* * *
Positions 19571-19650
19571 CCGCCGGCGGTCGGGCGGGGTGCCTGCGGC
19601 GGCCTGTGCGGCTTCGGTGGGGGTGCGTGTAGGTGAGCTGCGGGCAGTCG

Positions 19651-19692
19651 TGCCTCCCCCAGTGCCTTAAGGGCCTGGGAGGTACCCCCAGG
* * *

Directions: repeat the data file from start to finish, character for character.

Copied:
Positions 19571-19650
19571 CCGCCGGCGGTCGGGCGGGGTGCCTGCGGC
19601 GGCCTGTGCGGCTTCGGTGGGGGTGCGTGTAGGTGAGCTGCGGGCAGTCG

Positions 19651-19692
19651 TGCCTCCCCCAGTGCCTTAAGGGCCTGGGAGGTACCCCCAGG